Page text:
In memos written months before a fire at a condemned ground zero skyscraper killed two firefighters, a former construction chief urged the state owners to add staff and funding to the project to ensure it was safe.
The state agency that owns the former Deutsche Bank tower countered Wednesday that it added three new full-time staffers to the site this year and said that it never got the latest memo by Charles Maikish, then the executive director of the Lower Manhattan Construction Command Center.
Several investigations into the Aug. 18 blaze at the building have exposed a litany of safety violations and accidents at the toxic tower and raised questions about which agency in the government-run project is most responsible for the failures.
Maikish, who ran the construction agency that was overseeing the tower’s dismantling since mid-2006, wrote in a May 25 memo that the Lower Manhattan Development Corp., which owns the building, needed to put more staff on the project. The 41-story tower has been dismantled until the 26th floor, while more work is ongoing to remove toxic debris left there by the Sept. 11, 2001, collapse of the World Trade center’s south tower.
“We have been repeatedly denied resources,” Maikish wrote to Avi Schick, the LMDC’s chairman.
He said of the work to dismantle the building, “we also made it very clear that we could not perform it safely or efficiently without being provided the necessary resources.”
Maikish included a copy of a letter that he said he drafted in December to the LMDC but never sent at the request of then-Gov. George Pataki’s office. It expressed similar concerns about staff and funding for the project. A Maikish spokesman said the letter wasn’t sent because Maikish believed after talking with Pataki’s office that more funding would soon be available from the administration of Pataki’s successor, Eliot Spitzer.
Excerpts of the memos appeared in Wednesday editions of the New York Post.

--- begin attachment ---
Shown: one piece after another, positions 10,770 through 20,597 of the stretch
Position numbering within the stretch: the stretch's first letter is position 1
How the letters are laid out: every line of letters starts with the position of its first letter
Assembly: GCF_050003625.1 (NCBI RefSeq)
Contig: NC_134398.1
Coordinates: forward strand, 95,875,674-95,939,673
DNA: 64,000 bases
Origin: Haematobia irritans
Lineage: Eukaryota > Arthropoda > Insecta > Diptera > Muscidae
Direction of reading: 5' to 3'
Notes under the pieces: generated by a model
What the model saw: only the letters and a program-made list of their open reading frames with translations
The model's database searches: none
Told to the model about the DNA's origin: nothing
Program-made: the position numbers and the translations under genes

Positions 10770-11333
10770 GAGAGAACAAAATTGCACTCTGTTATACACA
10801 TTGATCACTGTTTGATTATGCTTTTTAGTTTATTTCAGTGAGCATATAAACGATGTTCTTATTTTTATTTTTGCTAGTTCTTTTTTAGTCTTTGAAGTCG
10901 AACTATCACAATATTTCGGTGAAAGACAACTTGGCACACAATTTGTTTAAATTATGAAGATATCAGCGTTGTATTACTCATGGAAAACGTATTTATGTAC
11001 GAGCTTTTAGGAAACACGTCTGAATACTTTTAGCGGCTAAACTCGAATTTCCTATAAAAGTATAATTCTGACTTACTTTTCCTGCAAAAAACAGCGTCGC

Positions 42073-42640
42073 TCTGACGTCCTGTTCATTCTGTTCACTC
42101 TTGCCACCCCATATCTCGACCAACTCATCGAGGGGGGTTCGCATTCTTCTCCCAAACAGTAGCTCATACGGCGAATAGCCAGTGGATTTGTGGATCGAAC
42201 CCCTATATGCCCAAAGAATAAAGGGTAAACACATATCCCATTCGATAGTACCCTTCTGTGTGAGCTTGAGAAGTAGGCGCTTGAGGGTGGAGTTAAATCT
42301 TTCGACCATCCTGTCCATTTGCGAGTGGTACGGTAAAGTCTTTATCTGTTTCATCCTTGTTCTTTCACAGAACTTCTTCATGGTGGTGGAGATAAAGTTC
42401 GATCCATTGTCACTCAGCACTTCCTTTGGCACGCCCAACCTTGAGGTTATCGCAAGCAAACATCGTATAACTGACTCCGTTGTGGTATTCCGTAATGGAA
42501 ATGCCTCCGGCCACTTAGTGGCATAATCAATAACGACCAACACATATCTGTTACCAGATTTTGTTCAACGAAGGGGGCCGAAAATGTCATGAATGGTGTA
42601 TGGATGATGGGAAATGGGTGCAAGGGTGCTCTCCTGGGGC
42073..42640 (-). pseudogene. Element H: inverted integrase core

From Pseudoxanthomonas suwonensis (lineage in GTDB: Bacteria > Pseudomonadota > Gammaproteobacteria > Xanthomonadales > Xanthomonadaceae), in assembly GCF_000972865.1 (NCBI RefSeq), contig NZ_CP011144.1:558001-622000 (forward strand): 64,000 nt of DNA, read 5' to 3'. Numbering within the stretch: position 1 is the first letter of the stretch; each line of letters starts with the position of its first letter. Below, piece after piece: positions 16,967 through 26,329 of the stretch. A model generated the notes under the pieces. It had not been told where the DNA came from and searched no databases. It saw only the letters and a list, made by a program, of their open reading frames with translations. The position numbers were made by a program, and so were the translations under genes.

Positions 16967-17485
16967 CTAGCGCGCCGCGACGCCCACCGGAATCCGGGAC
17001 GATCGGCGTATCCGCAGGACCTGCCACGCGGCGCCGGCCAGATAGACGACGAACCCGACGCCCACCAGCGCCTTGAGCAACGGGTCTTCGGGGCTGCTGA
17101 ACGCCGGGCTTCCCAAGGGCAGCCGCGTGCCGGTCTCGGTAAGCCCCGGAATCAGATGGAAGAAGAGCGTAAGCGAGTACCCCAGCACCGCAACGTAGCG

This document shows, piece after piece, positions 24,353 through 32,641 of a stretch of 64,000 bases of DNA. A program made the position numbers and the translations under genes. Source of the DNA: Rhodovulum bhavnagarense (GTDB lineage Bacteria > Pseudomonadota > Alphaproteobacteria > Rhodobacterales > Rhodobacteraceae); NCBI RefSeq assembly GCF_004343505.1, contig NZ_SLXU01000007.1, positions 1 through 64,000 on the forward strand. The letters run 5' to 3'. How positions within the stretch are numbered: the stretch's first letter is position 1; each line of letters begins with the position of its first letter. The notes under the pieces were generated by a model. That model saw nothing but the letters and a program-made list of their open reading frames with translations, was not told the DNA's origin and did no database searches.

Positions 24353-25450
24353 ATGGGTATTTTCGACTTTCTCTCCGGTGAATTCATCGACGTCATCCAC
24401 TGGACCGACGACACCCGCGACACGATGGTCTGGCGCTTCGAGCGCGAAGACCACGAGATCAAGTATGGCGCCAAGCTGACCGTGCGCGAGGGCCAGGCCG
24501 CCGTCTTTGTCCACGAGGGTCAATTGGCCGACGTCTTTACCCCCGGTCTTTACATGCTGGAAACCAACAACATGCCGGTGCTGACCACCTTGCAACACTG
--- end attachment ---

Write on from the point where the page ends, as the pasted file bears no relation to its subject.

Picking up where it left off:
Rebuilding officials and Maikish’s spokesman, Ken Frydman, issued conflicting statements Wednesday about who knew of the letter and who received it.
Frydman said Wednesday that the letter was hand-delivered on May 25 to Schick, LMDC President David Emil, Deputy Mayor Dan Doctoroff and two other LMDC board members. And he said that Bob Harvey, who was Maikish’s deputy in May and now heads the command center, “helped to prepare and review the memo” and put together a chart of work assignments for the project that was attached to it.
LMDC spokesman Errol Cockfield said Wednesday of the memo that no LMDC officials or board members “have any record or recollection of having received it.”
Harvey said Wednesday, “I wasn’t aware of the memo or it going out, quite frankly.”
The command center, created in 2004 by the governor and the mayor to manage billions of dollars of ongoing construction at the trade center site and downtown Manhattan, took a greater role in the building once heavier work, involving hundreds of construction workers, began last year.
At that time, the LMDC announced it was going out of business and reduced its staff, including two managers who had been on the site of the contaminated skyscraper every day.
The site has been plagued with safety violations and accidents this year. Maikish’s memo was written two weeks after a sprinkler pipe plummeted off the building and into a nearby firehouse.
Harvey, who took over Maikish’s job in July, said on Wednesday that in February four people, including a site safety manager, were added to the staff of URS, a contractor working for the owner, to oversee the project more thoroughly.
“I felt we needed more coverage,” he said.
An engineer was recently recruited from another downtown building agency to work on site for the LMDC, replacing the two project managers who left last year, Harvey said.
Harvey said that no one from the construction command center has maintained a daily presence at the site.
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